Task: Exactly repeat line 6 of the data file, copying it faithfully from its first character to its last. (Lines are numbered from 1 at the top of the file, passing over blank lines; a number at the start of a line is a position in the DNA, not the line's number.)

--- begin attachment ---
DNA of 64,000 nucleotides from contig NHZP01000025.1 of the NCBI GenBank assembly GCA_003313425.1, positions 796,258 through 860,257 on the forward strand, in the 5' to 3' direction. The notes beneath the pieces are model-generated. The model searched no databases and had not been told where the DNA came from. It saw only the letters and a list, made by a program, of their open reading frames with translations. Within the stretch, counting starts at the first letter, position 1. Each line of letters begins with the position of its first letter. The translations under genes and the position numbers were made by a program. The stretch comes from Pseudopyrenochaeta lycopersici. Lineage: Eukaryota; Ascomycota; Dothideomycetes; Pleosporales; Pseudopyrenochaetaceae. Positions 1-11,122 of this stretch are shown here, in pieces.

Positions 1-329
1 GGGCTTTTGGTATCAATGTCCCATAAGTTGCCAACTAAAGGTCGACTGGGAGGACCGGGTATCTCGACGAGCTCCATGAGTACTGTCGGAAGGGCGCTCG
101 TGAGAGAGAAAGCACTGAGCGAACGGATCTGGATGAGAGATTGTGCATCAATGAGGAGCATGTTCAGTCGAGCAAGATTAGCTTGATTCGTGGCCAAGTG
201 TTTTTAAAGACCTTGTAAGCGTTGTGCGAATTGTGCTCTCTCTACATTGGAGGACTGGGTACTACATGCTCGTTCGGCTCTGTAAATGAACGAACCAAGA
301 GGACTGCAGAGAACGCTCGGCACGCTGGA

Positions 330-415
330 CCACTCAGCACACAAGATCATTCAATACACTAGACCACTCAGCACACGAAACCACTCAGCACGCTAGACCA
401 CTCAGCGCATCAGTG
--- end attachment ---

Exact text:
301 GGACTGCAGAGAACGCTCGGCACGCTGGA